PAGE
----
You Got the Power

That first half hour – alone, unarmed, thirsty, with an empty pack – are incredibly tense. Run and hide isn’t just a phrase, it’s your life’s ambition. Every time you die, you are brought back to this horrible hell of empty suburbia, crashed cars and desperately rubbing yourself up against a bush every time a zombie sneezes in the distance.

But that doesn’t mean it’s hopeless. Moving slowly and quietly, staying behind the roving undead menace and avoiding player-heavy areas like the plague, you can scrounge up what you need to survive.

After my encounter with Scottish Gordon Freeman, I skulked, slunk and terror-pissed my way through an industrial town over the next forty minutes.

After leading an epic conga line of zombies through a railway park like the retarded, heavily-panting Pied Piper, I wound up on top of a small factory, with most of the crowd dispersed. There was one zombie left though, at the base of the ladder; I named him Princess Bitchface. With a combination of crawling, weeping and throwing empty tin cans off into the distance, I managed to get him away from the base of the ladder. I hit ground level, ducked into a shed, and on the floor was a hatchet.

Lightning crackled in the distance. Dramatic Latin chanting started up. I believe a score by Hans Zimmer (or was it speed metal?) started up.

When you spend an hour constantly afraid for your life, where every single stray zombie can ruin fifteen minutes of sneaking and scrouging, and then you find some way to strike back… It may have gone to my head a little

Half-remembered quotes from Rambo playing in my head, I stepped out of the shack, hefted my new toy and strolled up behind Princess Bitchface.

“Here’s Johnny!” I yelled triumphantly, spraying the computer screen with joy-saliva, and then I brought my hatchet down on his skull.

A few minutes later, the Princess was in at least 17 (but no more than 24) pieces, and I was feeling puffed, exhausted, satisfied, and vaguely disgusted by what I’d just done.

What I’m saying is, the aftermath of axe murder is the exact same as the aftermath of sex , and don’t let newfound power go to your head.

 

People Are Pretty Cool, Except When They’re Not

You meet a lot of people in Day Z, and a lot of them seem to be much better at apocalypsing than me. Maybe they’ve had more practice, maybe they’re more careful, maybe they understand the difference between a tactical firefight and being possessed by the warrior spirit of Conan the Barbarian.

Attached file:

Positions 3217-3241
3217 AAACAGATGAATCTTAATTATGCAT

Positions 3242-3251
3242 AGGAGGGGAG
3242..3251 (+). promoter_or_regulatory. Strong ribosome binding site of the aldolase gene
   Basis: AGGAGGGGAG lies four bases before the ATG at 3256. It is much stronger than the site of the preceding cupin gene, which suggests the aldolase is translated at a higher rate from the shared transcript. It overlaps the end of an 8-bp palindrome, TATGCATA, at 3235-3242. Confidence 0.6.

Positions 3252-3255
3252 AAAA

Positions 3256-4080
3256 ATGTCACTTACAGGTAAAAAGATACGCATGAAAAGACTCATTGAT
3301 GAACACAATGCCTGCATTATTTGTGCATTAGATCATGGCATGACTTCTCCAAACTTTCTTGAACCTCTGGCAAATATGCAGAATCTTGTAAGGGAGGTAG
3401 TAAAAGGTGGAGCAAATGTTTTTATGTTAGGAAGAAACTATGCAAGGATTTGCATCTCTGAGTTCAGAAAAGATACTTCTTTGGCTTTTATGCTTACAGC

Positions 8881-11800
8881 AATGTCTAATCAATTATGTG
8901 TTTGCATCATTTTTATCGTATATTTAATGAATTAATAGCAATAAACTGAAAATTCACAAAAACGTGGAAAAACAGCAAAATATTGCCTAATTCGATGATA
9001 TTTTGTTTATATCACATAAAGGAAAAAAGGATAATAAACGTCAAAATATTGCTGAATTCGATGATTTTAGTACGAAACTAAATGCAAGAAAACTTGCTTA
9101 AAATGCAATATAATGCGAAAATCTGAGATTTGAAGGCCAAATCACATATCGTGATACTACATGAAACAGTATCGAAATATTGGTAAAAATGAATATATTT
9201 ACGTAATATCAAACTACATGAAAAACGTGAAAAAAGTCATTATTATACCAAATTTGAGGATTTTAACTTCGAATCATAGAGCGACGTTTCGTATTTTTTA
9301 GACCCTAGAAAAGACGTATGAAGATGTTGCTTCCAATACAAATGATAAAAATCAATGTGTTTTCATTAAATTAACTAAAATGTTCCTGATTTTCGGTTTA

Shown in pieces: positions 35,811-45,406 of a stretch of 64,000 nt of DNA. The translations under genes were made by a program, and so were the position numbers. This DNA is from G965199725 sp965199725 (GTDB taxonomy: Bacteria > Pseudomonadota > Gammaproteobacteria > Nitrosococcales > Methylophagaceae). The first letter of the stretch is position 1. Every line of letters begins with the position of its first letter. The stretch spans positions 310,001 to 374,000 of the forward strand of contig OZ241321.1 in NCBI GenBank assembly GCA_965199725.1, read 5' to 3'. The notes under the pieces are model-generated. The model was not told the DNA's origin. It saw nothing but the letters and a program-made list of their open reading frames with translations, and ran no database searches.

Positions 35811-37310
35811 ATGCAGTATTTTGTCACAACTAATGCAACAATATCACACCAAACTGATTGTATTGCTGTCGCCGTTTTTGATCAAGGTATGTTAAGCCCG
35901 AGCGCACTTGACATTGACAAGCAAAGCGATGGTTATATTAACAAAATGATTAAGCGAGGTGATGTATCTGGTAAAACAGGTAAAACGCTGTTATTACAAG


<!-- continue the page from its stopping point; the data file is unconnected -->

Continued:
But despite the lack of trust endemic to such a desperate, morally ambiguous, realistic game… yeah, most other players are pretty sweet guys.

I mean, it’s not like I’m such an intimidating presence that I scare them straight. I was in the corner of a barn, screwing up the insanely complex and comprehensive controls and stuck in a perpetual loop of lying down, crouching and sticking my head in my backpack when a dude came up behind me and said hi. I promptly spun 360 degrees, looked up at the ceiling and screamed “don’t kill me, I have nothing, please” while sprinting into a wall.

But if Day Z teaches us anything, it’s that the apocalypse doesn’t have to be like The Walking Dead. People don’t randomly turn into irrational, hostile, aggressive jocks when you add zombies. Sure, people are suspicious as me when I get hit on, and it’s never a good idea to turn your back on a new buddy, but… these survivors are alright. They let you know if there are bandits nearby. If you’re searching a building together, they share the loot they find. People wish each other luck when they part ways, even if they’re just passing by in a field. It gives me hope. But, then…

 

After two hours of petrified scrounging, random encounters and Highlander moments with my axe, I was fairly happy. I had enough food, soft drink and hot packs to keep me happy for a couple of days. I had a compass, a map (in Russian, but still helpful), all my wounds were patched up, and best of all, I’d found a half-loaded shotgun near a bloodstain and spent shells. I hiked north, away from the zombie-filled towns of the coastline, through autumnal forests and rolling hills. I could hunt game, perhaps find a deer-stand or farmstead with more supplies. A song in my heart, I filled up my canteen from a lake and began heading uphill into a sustainable, hopeful futuTHWIP

A headshot from a suppressed rifle. I don’t know where they were hiding, I hadn’t seen a sign of life for fifteen minutes, and I sure hadn’t heard anything on the chat. It was only after a few minutes of staring at the black screen that I began to laugh. Because that’s exactly the sort of magnanimous, meaningless, pathetic death I would actually suffer if the end did come.

I hope they enjoyed my food.

 

If you like zombies, see a psychiatrist, necrophilia isn’t normal. If you like zombies in the socially acceptable way, play Day Z. It’s awesome, it’s realistic, and you might just find out something about yourself. I sure did.